GameStop Chair and Chewy cofounder Ryan Cohen disclosed he purchased more than $10 million in shares of the brick-and-mortar game-seller on Tuesday as the stock skyrocketed more than 30%—a disclosure that helped the so-called meme stock surge another 15% in after-hours trading.
In an evening filing, Cohen disclosed his investment firm RC Ventures purchased 100,000 GameStop shares on Tuesday for a combined $10.2 million, at prices ranging from $96.81 to $108.82.
“I put my money where my mouth is,” the 36-year-old tweeted shortly after the filing was released.
In a separate filing, the entrepreneur disclosed his firm owns a total 9.1 million shares purchased for about $86.1 million, excluding brokerage commissions.
Shares of the brick-and-mortar retailer surged more than 15% in post-market trading following the disclosure, reaching $142.25 by about 7 p.m. ET, after skyrocketing nearly 31% on Tuesday; as of Tuesday evening, Cohen’s stake is worth more than $1.1 billion.
Buoyed by the broader market, this week’s stock surge helped GameStop recover losses after the firm posted a worse-than-expected fourth-quarter loss of $147.5 million last week, compared to a profit of $80.5 million in the period one year prior.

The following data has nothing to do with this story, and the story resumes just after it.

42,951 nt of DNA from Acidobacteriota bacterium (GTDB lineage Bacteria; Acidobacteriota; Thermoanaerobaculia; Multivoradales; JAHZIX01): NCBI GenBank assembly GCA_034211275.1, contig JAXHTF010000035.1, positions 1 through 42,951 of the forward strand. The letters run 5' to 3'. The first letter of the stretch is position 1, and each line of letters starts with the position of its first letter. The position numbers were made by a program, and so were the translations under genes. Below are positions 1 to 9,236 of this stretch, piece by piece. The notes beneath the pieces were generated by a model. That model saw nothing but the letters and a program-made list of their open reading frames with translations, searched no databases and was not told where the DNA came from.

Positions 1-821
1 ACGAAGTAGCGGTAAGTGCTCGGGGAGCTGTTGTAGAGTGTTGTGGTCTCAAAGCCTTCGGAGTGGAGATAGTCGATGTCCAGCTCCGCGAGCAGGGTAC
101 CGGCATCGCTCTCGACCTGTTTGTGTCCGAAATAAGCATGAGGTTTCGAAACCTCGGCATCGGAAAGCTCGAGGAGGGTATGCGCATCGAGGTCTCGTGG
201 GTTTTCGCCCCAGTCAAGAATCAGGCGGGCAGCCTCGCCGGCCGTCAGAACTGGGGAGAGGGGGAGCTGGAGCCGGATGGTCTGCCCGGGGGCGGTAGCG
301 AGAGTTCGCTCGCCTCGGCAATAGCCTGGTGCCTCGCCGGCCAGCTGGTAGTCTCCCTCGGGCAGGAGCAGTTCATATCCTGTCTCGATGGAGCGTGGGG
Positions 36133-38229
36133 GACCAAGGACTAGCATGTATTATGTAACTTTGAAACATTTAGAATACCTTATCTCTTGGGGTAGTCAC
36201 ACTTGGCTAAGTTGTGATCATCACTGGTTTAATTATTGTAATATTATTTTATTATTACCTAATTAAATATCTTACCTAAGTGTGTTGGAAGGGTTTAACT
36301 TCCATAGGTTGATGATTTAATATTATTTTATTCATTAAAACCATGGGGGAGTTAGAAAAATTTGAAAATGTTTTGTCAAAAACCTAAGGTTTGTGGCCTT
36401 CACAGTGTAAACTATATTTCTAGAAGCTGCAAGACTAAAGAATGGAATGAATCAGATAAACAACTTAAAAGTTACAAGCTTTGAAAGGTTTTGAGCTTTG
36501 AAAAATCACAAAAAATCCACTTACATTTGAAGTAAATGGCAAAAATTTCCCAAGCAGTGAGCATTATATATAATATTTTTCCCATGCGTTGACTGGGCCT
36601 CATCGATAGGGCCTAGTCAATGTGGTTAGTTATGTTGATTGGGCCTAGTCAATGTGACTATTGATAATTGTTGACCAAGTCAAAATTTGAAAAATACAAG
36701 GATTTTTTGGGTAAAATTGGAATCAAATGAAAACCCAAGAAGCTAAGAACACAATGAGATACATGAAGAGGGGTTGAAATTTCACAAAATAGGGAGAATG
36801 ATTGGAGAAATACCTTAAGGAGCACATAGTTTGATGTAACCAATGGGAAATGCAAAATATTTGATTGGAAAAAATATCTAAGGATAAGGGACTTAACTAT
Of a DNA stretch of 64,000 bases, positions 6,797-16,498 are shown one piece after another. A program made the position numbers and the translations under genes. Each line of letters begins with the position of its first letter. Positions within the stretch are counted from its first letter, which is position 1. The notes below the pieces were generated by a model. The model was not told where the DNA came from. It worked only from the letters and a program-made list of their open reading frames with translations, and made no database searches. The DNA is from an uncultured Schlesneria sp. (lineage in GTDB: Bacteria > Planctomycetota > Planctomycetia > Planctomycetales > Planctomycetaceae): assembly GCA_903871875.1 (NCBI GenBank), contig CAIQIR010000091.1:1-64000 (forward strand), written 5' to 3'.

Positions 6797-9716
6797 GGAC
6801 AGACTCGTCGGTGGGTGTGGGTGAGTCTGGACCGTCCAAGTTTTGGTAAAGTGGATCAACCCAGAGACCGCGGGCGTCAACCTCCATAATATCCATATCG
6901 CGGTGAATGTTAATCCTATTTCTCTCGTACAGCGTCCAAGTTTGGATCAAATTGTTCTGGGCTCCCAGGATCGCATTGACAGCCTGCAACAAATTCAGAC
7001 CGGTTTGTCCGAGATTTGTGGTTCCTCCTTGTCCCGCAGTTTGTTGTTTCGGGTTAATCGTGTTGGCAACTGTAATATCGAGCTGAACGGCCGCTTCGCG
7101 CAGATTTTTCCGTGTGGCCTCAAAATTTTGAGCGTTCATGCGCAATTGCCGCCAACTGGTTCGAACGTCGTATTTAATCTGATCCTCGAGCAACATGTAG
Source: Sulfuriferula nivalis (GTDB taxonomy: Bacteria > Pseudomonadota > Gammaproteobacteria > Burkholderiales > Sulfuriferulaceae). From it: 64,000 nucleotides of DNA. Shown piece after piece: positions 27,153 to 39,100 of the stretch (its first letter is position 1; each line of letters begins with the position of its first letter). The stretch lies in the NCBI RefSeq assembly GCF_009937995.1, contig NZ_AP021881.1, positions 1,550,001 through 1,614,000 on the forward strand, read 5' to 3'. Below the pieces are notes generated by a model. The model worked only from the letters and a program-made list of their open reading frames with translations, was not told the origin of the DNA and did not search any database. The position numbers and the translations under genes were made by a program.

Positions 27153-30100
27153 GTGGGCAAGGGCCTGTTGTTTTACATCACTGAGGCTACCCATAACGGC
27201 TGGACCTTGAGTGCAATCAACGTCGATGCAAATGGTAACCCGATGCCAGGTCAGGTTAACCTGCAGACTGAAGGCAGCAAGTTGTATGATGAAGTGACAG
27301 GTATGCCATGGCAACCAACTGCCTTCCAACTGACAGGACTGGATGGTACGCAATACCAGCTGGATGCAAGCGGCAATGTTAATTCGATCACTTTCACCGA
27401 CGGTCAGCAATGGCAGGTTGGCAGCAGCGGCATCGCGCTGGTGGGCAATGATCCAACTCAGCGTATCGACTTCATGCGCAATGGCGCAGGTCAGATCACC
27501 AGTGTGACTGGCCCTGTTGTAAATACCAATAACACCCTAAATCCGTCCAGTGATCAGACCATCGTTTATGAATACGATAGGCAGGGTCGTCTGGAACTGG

A representative for Cohen did not immediately respond to Forbes‘ request for comment.
Last January, Reddit traders famously declared GameStop their meme stock of choice as they bought up Wall Street’s most heavily shorted companies. The company was among the worst-hit brick-and-mortar retailers over the past decade as independent companies like Minecraft gobbled up market share, but its shares began to surge in 2020, when Cohen started buying up stock at about $6 and blasting management for “lack[ing] the mindset, resources and plan needed to [help GameStop] become a dominant sector player.” Cohen was tapped as the firm’s chair last April but has so far remained fairly mum about his turnaround plans.
After skyrocketing more than 800% last January, GameStop has continued to draw massive fanfare from retail investors, despite bouts of intense volatility. Shares are down about 59% since an all-time high set in June, but they’re up a staggering 3,000% over the past two years.